Wednesday, June 2, 2010

Perfectly Reasonable Deviations from the Beaten Track

I have a huge man-crush on Richard P. Feynman.  And if you don't, I judge you for it (unless you're a woman, in which case, it should be a regular, run-of-the-mill crush).  He was a brilliant scientist who could make complex phenomena understandable to us less-brilliant folk.  He understood what science is all about, something you rarely see communicated so clearly, even from other scientists.  And he's a joy to listen to, no matter what subject he's talking about.  Just search for "Feynman" on Youtube, and prepare to spend a few hours listening to the man speak (I almost typed "waste" rather than "spend" here, but that would have been a mistake.  Listening to RPF is certainly not time wasted).

So last week I was hanging around in Barnes and Noble in Boston before I had to catch a train back home, when I came upon a book called Perfectly Reasonable Deviations from the Beaten Track.  Michelle Feynman, RPF's adopted daughter, collected tons of letters written by and to her father throughout his life, and compiled them into this book.  I'd read Surely You're Joking Mr. Feynman (Adventures of a Curious Character) a while ago and loved it.  I had never heard of this collection before, and felt like I had found a jewel here, and bought it immediately.  I was more than right.

I've made it about half way through the book so far, and it is absolutely amazing to read the variety of things RPF thought about, and shared with others.  We get to see his mind at work on the research he's working on, the love he had for his wives (his first wife, Arlene, who died of tuberculosis in 1945, and his second while Gwyneth, who moved from England to California to become his housekeeper) and his children, his views on math and science education, and his willingness to take time out to answer physics questions from everyday people with care, patience and compassion.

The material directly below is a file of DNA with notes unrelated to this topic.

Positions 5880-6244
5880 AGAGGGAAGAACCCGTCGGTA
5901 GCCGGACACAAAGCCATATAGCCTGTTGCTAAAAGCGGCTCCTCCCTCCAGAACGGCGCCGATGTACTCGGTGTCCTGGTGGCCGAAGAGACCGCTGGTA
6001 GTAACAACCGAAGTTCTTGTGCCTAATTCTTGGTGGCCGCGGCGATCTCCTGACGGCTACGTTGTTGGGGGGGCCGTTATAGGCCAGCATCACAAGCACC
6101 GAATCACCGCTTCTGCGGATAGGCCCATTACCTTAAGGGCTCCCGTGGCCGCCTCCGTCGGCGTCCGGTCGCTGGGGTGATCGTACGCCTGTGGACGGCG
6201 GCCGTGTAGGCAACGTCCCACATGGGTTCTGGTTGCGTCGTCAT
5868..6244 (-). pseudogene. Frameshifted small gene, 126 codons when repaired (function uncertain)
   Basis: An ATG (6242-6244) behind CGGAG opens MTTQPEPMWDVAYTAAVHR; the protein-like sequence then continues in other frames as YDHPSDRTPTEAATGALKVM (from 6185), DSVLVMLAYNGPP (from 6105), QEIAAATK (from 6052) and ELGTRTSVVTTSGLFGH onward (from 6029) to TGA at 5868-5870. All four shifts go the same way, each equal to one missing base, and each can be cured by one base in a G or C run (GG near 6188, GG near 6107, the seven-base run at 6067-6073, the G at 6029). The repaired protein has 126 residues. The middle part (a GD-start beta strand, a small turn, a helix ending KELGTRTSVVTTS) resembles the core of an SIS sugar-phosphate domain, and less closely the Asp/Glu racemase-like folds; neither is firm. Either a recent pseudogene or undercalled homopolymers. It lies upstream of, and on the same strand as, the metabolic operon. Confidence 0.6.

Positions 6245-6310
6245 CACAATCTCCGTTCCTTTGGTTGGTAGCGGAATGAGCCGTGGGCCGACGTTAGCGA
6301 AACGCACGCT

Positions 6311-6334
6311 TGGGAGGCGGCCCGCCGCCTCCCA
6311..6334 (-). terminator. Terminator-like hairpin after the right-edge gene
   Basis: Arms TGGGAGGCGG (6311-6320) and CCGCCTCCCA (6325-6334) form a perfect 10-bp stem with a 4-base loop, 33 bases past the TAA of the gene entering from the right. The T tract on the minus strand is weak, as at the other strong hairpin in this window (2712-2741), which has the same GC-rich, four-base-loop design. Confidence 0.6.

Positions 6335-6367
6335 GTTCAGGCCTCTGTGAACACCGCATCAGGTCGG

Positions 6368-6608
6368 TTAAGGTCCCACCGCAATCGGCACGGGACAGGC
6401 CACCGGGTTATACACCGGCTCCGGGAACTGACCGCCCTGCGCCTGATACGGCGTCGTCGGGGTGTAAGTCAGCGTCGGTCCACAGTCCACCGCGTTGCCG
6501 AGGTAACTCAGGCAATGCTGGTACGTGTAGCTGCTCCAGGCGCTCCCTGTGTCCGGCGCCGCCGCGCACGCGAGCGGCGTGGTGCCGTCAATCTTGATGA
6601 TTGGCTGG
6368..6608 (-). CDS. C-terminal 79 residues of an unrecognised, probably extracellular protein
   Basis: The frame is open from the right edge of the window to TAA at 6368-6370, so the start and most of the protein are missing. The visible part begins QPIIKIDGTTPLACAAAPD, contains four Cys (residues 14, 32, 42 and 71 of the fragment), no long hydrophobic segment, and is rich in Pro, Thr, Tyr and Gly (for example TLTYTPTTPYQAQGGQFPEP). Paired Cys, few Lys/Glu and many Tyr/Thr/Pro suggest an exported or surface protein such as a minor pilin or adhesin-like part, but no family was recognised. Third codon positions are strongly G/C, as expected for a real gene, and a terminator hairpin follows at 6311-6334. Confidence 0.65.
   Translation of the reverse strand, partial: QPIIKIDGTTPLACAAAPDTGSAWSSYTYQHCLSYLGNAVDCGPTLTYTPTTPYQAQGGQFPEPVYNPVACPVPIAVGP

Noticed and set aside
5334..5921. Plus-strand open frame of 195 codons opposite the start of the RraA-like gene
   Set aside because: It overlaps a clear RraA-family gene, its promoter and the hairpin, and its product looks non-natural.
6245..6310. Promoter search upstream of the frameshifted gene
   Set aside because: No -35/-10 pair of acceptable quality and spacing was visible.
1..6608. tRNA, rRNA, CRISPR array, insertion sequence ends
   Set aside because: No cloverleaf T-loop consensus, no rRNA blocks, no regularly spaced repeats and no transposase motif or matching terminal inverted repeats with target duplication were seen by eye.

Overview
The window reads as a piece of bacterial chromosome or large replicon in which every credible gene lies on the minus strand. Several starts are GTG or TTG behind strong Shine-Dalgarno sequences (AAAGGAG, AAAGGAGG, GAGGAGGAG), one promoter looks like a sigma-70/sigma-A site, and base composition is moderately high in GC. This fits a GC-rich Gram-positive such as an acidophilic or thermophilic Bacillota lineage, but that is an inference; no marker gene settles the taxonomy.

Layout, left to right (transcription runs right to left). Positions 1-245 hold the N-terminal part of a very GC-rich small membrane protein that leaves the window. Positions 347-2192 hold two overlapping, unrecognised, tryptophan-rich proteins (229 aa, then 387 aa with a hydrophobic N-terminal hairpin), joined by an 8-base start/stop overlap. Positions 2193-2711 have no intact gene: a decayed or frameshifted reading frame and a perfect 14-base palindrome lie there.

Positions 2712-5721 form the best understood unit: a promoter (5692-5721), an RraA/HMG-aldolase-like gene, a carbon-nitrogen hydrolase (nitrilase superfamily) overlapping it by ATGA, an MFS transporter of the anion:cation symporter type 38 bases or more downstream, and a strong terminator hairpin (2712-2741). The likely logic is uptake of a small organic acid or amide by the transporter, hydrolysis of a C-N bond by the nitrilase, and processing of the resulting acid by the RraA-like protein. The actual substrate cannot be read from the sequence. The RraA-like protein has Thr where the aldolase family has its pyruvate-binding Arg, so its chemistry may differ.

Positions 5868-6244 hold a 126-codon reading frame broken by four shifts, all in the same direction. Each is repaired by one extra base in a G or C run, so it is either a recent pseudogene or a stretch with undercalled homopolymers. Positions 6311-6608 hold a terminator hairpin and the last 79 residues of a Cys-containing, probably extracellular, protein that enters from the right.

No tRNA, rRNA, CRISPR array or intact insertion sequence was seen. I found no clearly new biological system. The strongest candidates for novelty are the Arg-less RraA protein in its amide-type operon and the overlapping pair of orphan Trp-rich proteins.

Even when you'd expect a scientist to be annoyed, such as when a man claimed to discover a new fundamental force in the universe using a washer and some string, Feynman responded with his own experiment to prove that there was no new force.  But most importantly, he did it kindly, without being rude or condescending.  When most people wouldn't have even bothered to respond, Feynman was truly interested in bettering another person's understanding of the way the world works.  Through these letters, you see how much Feynman respected science above everything, and how much he loved doing it.  (There is one instance which could be considered an angry response from Feynman, but it was brilliantly articulated and I happen to think he was fully justified in his response.  I'll be writing about that one in a later post.)

One of the criticisms I've heard about Feynman is that he was egotistical and fake.  To me, these letters don't support that at all.  A number of times, someone will write to him about errors in one of his lectures or books, and his response is always the same.  "You're probably right, I probably made a mistake."  He reminds again and again that there's no such thing as an authority in science.  Nature speaks for itself, regardless of what he, or anyone else says about it.  And to suggest that some of the things he did were "phony" or "fake" doesn't hold much water when you read his letters.  You may not agree with some of his positions (e.g., not accepting honorary degrees), but he stuck by his principles, and there doesn't seem to be anything fake about it. 

I think anyone who enjoys Feynmanisms, or who enjoys science in general, will love this book.  But I think this book has a much broader appeal.  I think anyone can appreciate someone who loves what they do, and wants to share it with others.  He often gets letters from students and parents about what the students should be studying, and how to become a scientist, and his advice is always to follow your passions.  If you truly love to do something, you'll inevitably work hard and become good at it, and you'll enjoy it.  Whether that leads you to physics, chemistry, art or anything else, it doesn't matter.  I think that's a message that everyone can appreciate, coming from someone who followed his own advice. 

Rather than do a normal book review and leave it at that, I've decided I also want to share a few of my favorite letters from the book and my own reactions to them as I read through the rest.  I have a few already I want to share, and I'm sure I'll find more as I continue to read.  Some of them resonated with me very deeply, and others I just find amusing or relevant, or just show you something you may not have known about RPF before.  I'll be posting them in the next few days, so stay tuned!
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